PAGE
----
- Common Name(s):
- Rattanvine, Supplejack
- Native Plants, Poisonous Plants, Vines
Berchemia scandens, commonly known as supple-jack, is a woody vine of the buckthorn family that features tough stems, greenish-white flowers and blue fruits. It is native from Virginia to Missouri south to Florida and Texas. It is typically found in (1) bottomland forests and swampy woods as a twining vine that climbs high into trees and (2) much drier upland limestone glades as a sprawling vine that trails along the ground. Stems have smooth gray-green bark. Ovate to elliptic leaves (to 2.5" long) have distinctive parallel pinnate veins. Small greenish-white flowers bloom in open terminal clusters in mid to late spring. The flowers give way to blue drupes (each 1/4" across) which mature in autumn. The drupes are inedible (mildly toxic) for humans. Supple-jack is the name for a strong pliant walking stick made from a plant such as this vine. Vine stems can also be used to make wicker products, hence the additional common name of rattan vine.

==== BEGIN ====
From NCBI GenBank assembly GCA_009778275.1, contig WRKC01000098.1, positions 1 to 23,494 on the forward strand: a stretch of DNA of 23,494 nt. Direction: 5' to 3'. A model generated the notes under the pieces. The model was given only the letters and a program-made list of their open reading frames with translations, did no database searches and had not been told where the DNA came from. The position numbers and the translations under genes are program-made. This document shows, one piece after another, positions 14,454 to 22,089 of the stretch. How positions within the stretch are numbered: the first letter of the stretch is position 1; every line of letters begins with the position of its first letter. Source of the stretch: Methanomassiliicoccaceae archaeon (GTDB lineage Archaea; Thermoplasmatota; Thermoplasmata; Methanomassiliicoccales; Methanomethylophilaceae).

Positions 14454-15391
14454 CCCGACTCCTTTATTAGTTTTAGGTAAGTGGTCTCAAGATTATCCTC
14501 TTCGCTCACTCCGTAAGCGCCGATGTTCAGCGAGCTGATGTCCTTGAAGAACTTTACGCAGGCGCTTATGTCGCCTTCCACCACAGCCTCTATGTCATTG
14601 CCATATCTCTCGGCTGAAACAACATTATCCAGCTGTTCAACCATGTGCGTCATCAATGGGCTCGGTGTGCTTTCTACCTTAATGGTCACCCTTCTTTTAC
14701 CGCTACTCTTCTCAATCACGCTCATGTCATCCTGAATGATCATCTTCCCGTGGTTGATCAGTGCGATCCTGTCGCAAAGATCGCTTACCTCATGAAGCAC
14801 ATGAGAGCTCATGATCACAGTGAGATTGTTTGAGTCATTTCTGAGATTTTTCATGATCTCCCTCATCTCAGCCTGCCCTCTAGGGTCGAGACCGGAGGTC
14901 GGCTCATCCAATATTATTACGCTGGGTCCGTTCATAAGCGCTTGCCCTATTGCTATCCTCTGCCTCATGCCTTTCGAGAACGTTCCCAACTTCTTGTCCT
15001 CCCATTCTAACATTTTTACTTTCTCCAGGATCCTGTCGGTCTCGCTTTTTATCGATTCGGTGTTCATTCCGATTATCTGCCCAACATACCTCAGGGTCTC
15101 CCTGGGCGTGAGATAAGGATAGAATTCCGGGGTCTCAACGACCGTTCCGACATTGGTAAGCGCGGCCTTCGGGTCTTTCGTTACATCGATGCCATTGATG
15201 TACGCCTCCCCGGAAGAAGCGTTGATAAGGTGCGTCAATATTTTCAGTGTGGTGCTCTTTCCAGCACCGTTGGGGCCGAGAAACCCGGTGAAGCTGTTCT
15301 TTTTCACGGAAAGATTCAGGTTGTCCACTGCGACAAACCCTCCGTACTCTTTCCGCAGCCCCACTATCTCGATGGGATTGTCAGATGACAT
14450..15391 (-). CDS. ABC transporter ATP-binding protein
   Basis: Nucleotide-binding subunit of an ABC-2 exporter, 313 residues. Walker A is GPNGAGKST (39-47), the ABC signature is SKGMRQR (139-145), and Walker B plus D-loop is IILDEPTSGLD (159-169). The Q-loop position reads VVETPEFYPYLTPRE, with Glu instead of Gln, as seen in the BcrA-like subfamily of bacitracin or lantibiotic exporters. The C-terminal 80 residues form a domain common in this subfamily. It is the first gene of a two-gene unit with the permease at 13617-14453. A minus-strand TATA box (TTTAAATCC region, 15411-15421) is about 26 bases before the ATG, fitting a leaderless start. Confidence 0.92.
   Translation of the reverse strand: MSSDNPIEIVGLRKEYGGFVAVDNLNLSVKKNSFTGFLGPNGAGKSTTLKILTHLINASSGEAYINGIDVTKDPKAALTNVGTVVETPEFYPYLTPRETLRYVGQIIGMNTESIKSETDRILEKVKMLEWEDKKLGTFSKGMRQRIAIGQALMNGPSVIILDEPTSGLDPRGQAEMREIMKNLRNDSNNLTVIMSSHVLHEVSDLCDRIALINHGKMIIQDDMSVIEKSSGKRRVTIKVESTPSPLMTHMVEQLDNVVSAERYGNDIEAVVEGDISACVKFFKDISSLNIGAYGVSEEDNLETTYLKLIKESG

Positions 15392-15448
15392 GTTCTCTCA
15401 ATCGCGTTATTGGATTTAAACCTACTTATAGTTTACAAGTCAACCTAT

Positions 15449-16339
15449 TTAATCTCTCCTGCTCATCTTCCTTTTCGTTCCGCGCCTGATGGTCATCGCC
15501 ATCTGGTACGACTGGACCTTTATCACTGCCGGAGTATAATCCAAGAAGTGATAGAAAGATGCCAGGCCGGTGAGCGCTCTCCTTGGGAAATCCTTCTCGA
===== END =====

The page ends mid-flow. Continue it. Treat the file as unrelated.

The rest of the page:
Regions: Piedmont, Coastal plains
Seasons of Interest:
Blooms: Spring Nut/Fruit/Seed: Fall
Wildlife Value: This plant is modertely resistant to damage from deer. It's fruits are high in calcium and are eaten by songbirds, small mammals and some large mammals during the winter.
- 20-60 ft.
- Full sun, part shade
- USA, NC
- Coastal Plain
- Poison Part:
- Poison Delivery Mode:
- Unknown, but caution since related to some known toxic plants
- Toxic Principle:
- CAUSES ONLY LOW TOXICITY IF EATEN
- Found in:
- Forest or natural area in open woods, along stream banks
NCCES plant id: 983